Of course, things like this could also be used by the anti-rights advocates to simply ban all semi-automatic firearms, like they have wanted to many times before, so we shall see…

    1. That’s exactly my point. It’s hard to figure Ruger out (apart from wanting to make money, like any business), but it’s evident they’re trying to shed the political problems of their past. Are they explicitly trying to make a political statement here? I don’t know, but it sure provides a perfect illustration of things from a publicly traded company.

      Your latter thought occurred to me as well… well if they are the same, then we need to ban the wooden one too!

      As Spongebob would say… “Well good luck with that.”

  2. Um…I don’t really understand your rant about this being an assault rifle. According to Penal Code section 12276.1 it states as follows:
    12276.1 (a) Notwithstanding Penal Code section 12276, “assault weapon” shall also mean the following:
    Rifles
    (1) A semiautomatic, centerfire rifle that has the capacity to accept a detachable magazine and any one of
    the following:
    (A) A pistol grip that protrudes conspicuously beneath the action of the weapon.
    (B) A thumbhole stock.
    (C) A folding or telescoping stock.
    (D) A grenade launcher or flare launcher.
    (E) A flash suppressor.
    (F) A forward pistol grip.
    (2) A semiautomatic, centerfire rifle that has a fixed magazine with the capacity to accept more than 10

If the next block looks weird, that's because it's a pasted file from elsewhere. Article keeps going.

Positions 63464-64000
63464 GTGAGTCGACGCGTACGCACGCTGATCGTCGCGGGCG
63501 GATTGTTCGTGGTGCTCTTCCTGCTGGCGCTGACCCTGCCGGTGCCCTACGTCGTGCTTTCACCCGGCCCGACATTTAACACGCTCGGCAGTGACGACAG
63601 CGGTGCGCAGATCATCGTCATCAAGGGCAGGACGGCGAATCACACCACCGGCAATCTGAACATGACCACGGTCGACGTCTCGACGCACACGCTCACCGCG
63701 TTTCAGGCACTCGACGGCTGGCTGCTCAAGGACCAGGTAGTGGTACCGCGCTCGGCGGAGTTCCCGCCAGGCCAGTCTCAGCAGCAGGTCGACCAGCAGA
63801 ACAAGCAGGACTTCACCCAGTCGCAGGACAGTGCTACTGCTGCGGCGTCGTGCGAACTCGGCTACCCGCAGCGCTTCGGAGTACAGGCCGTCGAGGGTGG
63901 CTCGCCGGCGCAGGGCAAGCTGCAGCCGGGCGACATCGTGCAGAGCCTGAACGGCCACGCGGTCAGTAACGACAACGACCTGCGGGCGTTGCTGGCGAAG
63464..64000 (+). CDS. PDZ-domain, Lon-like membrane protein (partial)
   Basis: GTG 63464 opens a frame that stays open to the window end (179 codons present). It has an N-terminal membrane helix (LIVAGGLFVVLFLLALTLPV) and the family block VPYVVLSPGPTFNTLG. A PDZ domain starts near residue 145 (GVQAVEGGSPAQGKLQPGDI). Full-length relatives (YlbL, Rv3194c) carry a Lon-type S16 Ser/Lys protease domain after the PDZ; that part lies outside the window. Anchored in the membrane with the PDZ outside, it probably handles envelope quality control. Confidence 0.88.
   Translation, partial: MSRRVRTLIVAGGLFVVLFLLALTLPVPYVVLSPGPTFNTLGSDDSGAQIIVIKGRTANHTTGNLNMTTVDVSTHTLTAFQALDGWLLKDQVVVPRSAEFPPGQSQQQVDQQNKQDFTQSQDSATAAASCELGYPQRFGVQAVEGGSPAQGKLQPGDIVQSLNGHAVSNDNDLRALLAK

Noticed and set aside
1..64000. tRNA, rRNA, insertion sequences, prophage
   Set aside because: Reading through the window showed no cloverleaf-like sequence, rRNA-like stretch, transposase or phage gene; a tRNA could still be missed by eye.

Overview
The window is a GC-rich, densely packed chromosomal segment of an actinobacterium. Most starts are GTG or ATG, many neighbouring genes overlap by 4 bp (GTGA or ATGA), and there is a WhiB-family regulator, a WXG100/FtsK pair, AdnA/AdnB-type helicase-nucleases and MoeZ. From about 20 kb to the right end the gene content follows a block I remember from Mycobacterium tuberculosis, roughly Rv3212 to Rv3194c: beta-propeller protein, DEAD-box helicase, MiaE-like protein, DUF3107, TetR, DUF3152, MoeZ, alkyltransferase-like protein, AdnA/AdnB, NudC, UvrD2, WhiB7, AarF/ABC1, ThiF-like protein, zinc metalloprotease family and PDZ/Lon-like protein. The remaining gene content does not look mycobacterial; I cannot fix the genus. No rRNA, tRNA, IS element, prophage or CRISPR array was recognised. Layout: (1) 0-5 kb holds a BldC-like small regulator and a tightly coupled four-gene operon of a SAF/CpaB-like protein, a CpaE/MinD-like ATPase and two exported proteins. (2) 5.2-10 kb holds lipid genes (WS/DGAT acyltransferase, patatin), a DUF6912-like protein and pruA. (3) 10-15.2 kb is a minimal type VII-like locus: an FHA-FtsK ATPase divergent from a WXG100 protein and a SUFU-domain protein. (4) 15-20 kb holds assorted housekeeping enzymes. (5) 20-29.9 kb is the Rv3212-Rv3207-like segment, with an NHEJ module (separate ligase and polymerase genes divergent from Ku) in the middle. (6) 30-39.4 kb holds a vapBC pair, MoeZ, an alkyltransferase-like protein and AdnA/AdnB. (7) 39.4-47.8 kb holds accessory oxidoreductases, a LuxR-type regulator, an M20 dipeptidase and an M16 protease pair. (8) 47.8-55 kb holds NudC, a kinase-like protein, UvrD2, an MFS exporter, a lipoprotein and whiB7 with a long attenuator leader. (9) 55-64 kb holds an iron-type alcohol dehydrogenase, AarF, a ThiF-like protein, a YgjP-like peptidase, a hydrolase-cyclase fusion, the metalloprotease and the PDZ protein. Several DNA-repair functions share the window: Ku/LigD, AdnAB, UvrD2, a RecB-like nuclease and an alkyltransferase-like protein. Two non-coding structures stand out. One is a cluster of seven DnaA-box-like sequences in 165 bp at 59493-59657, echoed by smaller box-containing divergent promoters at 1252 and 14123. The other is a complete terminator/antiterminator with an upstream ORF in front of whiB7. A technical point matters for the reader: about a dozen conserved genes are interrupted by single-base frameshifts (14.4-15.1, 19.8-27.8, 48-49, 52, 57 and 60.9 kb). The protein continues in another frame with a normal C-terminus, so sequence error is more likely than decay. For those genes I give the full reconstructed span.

rounds.
    (3) A semiautomatic, centerfire rifle that has an overall length of less than 30 inches.

    Note the fact that is says Centerfire over and over. This is why all of the new manufacturers are creating so many 22s with AR type tactical configurations. It is totally legal.

    1. First, I thank you for the centerfire clarification.

      Second, I’m not saying it’s an assault rifle. Go back and re-read the article and understand the point of it.

      I’m saying that there are people that would consider this an “assault weapon”, because of how it looks.

      Consider the rest of the law. To have a pistol grip or a thumbhole stock or a telescoping stock or a forward pistol grip… these things make something an assault rifle. People that don’t know what a barrel shroud is (you know “the shoulder thing that goes up”), can you expect them to know what a rimfire cartridge is vs. a centerfire cartridge? No… to them it’s all “bullets”. To them 100 rounds of ammo is an arsenal, so who knows what buying a 550 round brick of Federal .22 LR means to them.

      So fine. Let’s ignore the Ruger SR-22 (because this isn’t about rimfire vs. centerfire; it’s about bans based upon looks and ignorance). Let’s look at a centerfire rifle. I wrote about this before:

      http://hsoiblog.wordpress.com/2009/05/24/why-does-anyone-need-one-of-those/

      My nephew has a break-action single-shot rifle chambered in .223. It’s wood stock, all “traditional” looking. But if we just slap some black plastic on it, now it’s an assault rifle. All the parts that matter (e.g. the action, chambering, etc.) are exactly the same. But because of the scary black plastic furniture now suddenly it’s evil and must be banned. Ignorance.

      I also believe the main reason for all the .22 AR’s is simple: economics. People want to shoot AR’s but it’s rather expensive, but .22 isn’t. Shoot it in .22 to get practice and have fun, and it doesn’t cost you a small fortune to do so.